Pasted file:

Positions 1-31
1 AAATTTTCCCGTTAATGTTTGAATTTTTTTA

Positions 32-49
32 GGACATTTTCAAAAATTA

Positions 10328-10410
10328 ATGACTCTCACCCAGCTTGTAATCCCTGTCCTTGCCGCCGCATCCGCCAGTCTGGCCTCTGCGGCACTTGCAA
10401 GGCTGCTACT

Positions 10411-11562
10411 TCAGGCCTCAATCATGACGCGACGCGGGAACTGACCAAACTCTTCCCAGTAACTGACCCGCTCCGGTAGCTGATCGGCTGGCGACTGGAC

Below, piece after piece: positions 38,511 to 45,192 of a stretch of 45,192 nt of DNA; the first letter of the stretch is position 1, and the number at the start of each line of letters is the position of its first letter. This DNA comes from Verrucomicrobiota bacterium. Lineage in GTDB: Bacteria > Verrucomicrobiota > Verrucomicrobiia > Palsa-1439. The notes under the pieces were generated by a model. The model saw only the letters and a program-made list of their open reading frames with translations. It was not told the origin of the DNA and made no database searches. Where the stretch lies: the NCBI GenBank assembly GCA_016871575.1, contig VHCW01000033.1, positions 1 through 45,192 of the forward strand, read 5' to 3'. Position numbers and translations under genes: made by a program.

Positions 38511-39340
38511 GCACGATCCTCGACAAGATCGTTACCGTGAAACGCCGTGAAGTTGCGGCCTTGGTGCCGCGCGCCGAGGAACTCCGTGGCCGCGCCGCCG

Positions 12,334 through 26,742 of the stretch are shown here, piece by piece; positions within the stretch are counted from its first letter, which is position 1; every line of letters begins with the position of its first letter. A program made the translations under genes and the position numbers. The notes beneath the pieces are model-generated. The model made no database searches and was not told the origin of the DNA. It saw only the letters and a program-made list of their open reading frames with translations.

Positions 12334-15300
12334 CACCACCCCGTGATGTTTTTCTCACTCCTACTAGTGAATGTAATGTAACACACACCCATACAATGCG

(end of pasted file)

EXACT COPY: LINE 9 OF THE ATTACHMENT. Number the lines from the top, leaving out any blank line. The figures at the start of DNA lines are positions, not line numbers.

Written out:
10411 TCAGGCCTCAATCATGACGCGACGCGGGAACTGACCAAACTCTTCCCAGTAACTGACCCGCTCCGGTAGCTGATCGGCTGGCGACTGGAC